A Nigerian initiative has begun building eco-friendly homes out of plastic bottles, cement, and mud.
In the United States alone, over 60 million plastic water bottles are thrown away each day. In Nigeria, this number totals about 3 million. As global warming continues to impact the environment world-wide, it has become pretty obvious that we are coming dangerously close to exhausting a sustainable life on this planet, and every day we get closer and closer to the brink. Recycling is a helpful initiative, but with the lack of funding and availability, it isn’t as widespread as it should be, and many people have had to find creative ways around that in order to help the environment.
Nigeria, in a bid to solve both the problem of homelessness, and waste has begun building homes out of repurposed water bottles. In Nigeria there is a shortage of housing to the tune 16 million homes, so finding a cost-effective way to fill this game has been a number one priority. A company called NGO Development Association for Renewable Energies (aka DARE), in conjunction with the NGO Africa Community Trust, of London, has started building zero carbon emission, solar powered, bulletproof, fireproof, and earthquake proof homes out of recycled waste, and I personally think the United States should follow suit.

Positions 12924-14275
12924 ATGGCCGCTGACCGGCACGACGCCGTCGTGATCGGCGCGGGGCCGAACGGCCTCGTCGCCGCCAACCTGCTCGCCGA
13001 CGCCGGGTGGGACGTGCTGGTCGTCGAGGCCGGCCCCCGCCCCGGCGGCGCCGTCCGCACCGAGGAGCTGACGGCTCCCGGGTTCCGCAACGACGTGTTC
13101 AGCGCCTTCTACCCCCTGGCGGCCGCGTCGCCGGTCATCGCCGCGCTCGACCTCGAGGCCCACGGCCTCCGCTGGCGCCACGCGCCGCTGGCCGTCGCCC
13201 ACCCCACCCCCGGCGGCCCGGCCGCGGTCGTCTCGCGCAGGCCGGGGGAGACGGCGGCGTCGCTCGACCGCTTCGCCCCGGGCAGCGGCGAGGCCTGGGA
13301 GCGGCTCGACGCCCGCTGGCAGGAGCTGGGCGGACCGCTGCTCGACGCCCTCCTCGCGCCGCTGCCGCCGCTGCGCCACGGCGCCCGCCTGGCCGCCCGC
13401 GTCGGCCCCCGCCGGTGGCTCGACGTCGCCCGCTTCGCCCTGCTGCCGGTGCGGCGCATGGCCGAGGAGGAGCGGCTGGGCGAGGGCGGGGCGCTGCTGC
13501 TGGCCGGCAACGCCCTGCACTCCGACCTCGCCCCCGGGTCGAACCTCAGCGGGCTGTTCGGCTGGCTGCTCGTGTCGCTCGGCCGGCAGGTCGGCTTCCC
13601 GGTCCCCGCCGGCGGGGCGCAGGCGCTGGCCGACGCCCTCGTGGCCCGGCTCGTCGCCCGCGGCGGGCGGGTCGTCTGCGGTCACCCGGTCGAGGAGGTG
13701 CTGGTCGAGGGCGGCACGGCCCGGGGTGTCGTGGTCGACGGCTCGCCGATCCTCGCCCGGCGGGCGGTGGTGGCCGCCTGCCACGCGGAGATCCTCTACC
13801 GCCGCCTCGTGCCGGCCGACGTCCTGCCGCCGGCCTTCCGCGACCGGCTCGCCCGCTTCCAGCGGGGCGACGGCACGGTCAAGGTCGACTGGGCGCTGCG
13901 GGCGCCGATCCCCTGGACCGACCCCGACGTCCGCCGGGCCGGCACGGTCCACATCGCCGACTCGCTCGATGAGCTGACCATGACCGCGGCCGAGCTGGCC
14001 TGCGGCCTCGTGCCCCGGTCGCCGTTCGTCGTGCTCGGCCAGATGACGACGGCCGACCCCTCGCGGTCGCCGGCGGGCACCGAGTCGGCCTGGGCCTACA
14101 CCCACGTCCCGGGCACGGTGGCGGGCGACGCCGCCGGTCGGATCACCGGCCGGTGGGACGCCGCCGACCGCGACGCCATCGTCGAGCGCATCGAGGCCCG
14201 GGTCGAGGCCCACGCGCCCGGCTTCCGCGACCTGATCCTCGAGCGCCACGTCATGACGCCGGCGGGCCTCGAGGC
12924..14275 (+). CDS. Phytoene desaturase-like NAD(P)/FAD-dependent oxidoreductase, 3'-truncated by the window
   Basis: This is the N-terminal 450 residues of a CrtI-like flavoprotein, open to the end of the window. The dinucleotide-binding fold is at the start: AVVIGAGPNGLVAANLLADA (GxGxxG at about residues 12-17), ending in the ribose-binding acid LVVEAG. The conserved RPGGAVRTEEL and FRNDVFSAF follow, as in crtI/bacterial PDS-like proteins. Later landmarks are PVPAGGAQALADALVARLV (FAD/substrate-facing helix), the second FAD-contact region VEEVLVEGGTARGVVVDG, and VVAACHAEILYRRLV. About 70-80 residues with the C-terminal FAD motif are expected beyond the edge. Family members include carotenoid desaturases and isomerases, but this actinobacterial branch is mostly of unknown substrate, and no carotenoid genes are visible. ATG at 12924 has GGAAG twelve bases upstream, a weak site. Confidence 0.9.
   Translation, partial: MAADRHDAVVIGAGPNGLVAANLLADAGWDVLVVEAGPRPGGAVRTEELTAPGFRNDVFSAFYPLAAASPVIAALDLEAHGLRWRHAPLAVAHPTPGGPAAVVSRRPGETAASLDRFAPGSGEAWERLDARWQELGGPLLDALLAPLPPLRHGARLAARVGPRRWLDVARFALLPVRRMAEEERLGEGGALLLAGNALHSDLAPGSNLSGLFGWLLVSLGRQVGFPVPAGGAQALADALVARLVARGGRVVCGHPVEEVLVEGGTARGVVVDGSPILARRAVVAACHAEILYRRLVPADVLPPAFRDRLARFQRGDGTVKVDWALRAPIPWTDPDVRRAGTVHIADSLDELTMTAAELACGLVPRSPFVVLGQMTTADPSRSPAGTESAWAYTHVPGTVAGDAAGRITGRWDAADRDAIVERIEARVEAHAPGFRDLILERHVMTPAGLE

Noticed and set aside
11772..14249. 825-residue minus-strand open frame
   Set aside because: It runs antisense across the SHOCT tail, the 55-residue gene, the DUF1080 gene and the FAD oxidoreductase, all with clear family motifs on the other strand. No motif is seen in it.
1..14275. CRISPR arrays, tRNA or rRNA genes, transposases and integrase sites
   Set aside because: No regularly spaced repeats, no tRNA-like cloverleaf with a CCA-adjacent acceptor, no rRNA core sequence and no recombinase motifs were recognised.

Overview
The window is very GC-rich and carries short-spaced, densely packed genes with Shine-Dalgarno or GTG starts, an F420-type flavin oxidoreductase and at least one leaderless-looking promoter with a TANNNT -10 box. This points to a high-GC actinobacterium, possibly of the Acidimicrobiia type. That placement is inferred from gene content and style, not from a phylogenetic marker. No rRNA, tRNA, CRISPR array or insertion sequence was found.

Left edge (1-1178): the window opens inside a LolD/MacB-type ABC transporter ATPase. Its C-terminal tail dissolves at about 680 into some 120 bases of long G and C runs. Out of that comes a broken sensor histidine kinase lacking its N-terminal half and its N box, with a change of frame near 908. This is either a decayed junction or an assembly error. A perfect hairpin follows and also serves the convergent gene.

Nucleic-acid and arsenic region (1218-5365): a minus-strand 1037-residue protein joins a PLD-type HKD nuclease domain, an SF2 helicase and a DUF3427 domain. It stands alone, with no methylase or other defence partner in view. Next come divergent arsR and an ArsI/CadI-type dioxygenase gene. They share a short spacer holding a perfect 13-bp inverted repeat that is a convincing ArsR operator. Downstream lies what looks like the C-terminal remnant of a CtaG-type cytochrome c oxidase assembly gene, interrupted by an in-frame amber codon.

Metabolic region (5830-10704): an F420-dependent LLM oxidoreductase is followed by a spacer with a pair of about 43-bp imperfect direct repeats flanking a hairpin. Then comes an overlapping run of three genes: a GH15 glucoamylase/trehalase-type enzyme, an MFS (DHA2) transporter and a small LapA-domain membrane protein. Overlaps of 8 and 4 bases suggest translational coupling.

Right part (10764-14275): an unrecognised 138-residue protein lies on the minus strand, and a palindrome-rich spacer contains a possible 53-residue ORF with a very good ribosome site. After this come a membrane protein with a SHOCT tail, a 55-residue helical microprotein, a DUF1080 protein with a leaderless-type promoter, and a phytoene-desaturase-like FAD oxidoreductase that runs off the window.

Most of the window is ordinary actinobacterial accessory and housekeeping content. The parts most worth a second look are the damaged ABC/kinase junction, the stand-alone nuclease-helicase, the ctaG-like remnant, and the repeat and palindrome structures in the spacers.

The homes are built by filling used plastic bottles with sand, and then stacking them together using mud and cement as a binding agent, which results in a solid wall that is stronger than one comprised of cinder blocks. Because of the weight of the sand, the homes can only be three stories or less, and a typical two-bedroom structure can require up to 14,000 bottles to build.
Homelessness is a worldwide problem, and wastefulness is a crisis that has repercussions that are almost unthinkable. New innovations in home-building and recycling are not only necessary at this point, but desperately needed as well.
Nigeria is doing it’s part in this initiative, so if we can just get every other country to consider this strategy, the world might actually stand a chance of becoming a better place.via ]